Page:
CHLPI Statement on Racial Justice
From the Food Law and Policy Clinic and the Health Law and Policy Clinic of Harvard Law School
Black Lives Matter.
Like people of conscience around the world, we at the Center for Health Law and Policy Innovation are outraged and anguished by the murders of George Floyd, Breonna Taylor, Ahmaud Arbery, Tony McDade, and far, far too many other Black people. We are outraged and anguished – but not surprised. The deep, pervasive structural racism and systemic violence against Black people have been part of our country since its beginning.
The profound injustices of our society manifest in many ways, including in the health, public health, and food systems that CHLPI works to reform. Historically, our health and food systems have exploited the bodies of Black people, advanced anti-Black policies, locked Black people out of services critical for health and well-being, and ignored voices of Black people. The disparate impact of the COVID-19 pandemic on Black people reflects inequities in housing, employment, food security, access to care, access to educational resources, and incarceration. These inequities are inextricably interwoven with structural and institutional racism; we cannot remedy them without taking on racism. Health justice and food justice can come only with racial justice.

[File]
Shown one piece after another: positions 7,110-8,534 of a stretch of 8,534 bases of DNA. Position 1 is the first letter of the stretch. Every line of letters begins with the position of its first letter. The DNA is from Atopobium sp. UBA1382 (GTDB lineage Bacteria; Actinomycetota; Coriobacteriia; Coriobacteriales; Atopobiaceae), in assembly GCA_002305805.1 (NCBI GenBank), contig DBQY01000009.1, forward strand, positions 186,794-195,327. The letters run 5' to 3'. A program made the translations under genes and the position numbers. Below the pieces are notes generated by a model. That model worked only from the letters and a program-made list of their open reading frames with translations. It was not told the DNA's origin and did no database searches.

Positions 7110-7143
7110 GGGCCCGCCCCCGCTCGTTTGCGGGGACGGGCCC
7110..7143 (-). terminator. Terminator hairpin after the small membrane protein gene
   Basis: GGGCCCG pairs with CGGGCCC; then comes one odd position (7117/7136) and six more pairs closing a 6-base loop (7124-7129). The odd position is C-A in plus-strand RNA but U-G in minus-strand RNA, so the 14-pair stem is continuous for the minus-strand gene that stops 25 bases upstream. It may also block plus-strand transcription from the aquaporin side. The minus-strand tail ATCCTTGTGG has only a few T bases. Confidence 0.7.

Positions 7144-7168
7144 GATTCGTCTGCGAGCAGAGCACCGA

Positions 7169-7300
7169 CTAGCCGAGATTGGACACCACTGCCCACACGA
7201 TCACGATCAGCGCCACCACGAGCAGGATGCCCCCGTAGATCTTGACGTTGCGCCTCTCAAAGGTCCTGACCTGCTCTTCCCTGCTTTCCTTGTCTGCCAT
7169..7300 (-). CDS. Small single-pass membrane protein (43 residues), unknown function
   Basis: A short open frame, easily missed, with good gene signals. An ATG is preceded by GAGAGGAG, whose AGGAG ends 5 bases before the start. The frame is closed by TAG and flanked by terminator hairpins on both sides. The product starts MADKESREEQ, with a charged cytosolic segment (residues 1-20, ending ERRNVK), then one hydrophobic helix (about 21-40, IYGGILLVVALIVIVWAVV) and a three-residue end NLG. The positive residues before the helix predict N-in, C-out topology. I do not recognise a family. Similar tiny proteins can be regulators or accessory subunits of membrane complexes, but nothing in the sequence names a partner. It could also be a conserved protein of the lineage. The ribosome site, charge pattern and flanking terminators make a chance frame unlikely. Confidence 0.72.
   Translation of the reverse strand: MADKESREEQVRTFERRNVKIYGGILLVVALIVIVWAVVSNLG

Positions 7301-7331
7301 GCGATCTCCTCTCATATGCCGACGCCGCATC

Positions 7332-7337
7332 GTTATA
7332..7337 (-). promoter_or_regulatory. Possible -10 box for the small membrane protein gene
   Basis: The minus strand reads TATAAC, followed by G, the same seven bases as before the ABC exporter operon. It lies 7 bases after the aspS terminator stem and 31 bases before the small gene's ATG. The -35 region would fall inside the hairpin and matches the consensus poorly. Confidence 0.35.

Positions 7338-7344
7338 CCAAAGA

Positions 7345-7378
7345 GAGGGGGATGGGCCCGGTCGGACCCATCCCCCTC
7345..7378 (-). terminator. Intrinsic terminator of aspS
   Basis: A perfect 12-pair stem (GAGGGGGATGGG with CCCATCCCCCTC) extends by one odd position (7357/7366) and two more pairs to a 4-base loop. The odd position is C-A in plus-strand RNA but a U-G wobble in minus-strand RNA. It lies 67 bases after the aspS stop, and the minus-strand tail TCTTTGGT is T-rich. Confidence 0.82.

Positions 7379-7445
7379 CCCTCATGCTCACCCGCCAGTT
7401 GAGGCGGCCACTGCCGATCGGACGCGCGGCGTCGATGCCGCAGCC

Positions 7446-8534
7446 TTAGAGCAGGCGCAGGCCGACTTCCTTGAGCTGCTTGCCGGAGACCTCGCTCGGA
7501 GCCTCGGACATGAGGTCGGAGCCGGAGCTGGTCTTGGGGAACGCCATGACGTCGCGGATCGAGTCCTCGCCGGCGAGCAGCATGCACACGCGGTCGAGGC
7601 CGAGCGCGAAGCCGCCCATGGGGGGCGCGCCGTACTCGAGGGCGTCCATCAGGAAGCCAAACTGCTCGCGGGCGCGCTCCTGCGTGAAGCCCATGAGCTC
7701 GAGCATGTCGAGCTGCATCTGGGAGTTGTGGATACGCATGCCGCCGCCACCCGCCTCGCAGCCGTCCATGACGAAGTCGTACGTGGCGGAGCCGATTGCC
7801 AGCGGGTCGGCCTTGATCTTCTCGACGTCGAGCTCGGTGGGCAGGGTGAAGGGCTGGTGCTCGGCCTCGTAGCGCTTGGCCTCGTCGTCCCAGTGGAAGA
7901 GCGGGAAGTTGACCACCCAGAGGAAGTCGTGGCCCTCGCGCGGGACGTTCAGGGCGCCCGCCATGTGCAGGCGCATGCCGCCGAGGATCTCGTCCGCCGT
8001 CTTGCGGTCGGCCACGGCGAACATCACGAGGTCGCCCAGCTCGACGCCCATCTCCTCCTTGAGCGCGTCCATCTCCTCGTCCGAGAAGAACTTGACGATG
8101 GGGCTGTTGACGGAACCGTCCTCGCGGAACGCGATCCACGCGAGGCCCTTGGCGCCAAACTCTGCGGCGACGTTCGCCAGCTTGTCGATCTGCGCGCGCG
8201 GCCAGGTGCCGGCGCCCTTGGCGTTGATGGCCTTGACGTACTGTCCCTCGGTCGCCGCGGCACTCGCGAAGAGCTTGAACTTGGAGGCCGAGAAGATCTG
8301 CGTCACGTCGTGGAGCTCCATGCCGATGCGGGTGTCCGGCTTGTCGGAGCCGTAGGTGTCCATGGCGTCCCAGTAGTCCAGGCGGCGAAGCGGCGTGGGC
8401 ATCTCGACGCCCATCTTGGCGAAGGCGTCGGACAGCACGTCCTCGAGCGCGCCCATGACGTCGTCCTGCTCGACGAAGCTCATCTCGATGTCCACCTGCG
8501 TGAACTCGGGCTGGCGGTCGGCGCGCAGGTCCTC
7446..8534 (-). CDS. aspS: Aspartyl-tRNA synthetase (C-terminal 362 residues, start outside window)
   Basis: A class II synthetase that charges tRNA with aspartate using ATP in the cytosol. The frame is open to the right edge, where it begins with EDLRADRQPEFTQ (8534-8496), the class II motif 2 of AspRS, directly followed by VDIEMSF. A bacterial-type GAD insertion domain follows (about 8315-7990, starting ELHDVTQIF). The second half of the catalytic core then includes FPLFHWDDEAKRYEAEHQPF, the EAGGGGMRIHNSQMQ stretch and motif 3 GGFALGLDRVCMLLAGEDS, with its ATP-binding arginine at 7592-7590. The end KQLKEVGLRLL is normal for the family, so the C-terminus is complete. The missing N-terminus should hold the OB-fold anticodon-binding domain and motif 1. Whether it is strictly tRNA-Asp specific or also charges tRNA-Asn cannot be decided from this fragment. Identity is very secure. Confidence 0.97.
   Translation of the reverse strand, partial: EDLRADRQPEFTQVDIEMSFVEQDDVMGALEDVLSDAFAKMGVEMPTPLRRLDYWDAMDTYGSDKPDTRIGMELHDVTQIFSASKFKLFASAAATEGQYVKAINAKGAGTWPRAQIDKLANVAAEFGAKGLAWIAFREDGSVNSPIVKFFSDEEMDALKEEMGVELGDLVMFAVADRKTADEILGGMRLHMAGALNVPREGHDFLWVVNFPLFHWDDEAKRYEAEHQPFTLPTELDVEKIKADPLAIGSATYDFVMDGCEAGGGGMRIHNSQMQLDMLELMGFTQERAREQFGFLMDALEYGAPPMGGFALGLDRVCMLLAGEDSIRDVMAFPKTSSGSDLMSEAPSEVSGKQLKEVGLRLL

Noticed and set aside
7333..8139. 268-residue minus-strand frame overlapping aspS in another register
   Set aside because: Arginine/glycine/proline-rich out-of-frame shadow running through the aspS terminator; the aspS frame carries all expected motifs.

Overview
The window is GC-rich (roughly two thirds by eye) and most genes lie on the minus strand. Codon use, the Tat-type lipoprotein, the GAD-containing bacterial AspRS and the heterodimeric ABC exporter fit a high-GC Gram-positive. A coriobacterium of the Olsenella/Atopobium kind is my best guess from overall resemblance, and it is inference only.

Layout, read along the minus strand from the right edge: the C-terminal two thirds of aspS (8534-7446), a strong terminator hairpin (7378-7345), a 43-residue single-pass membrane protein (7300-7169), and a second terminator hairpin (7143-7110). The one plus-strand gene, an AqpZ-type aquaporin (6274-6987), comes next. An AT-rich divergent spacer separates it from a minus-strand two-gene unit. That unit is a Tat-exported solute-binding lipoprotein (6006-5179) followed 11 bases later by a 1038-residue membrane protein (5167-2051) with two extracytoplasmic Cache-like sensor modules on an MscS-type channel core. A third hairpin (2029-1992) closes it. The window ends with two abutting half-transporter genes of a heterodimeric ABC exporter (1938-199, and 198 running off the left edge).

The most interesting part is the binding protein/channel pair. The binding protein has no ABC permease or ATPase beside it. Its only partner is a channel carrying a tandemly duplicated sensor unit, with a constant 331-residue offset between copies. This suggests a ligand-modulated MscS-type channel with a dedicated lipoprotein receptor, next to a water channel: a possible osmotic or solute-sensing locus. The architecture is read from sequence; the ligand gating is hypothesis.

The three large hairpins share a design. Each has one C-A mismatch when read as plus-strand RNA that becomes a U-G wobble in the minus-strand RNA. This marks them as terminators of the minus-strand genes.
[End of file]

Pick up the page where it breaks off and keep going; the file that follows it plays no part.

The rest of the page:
There is hard and necessary work ahead of us if we are to make true, systemic, lasting change. As individuals and as an organization, we at CHLPI pledge to reflect on our role in supporting, exacerbating, and failing to meaningfully question and address systemic racism. As a white-led organization at the predominantly white institution of Harvard we pledge to listen, learn, reform, do more and do better to bring change. We will thoroughly evaluate our own policies and practices through an anti-oppression lens and will leverage our platform and expertise as a law and policy organization to call upon policymakers to investigate instances of racism and pass policies that create safeguards and eliminate structural racism. The arc of the moral universe is long – and it is on us to bend it toward justice. As lawyers (and mentors of the next generation of lawyers), we remain hopeful that real change can happen and commit ourselves to that effort. The alternative is unacceptable. Black Lives Matter.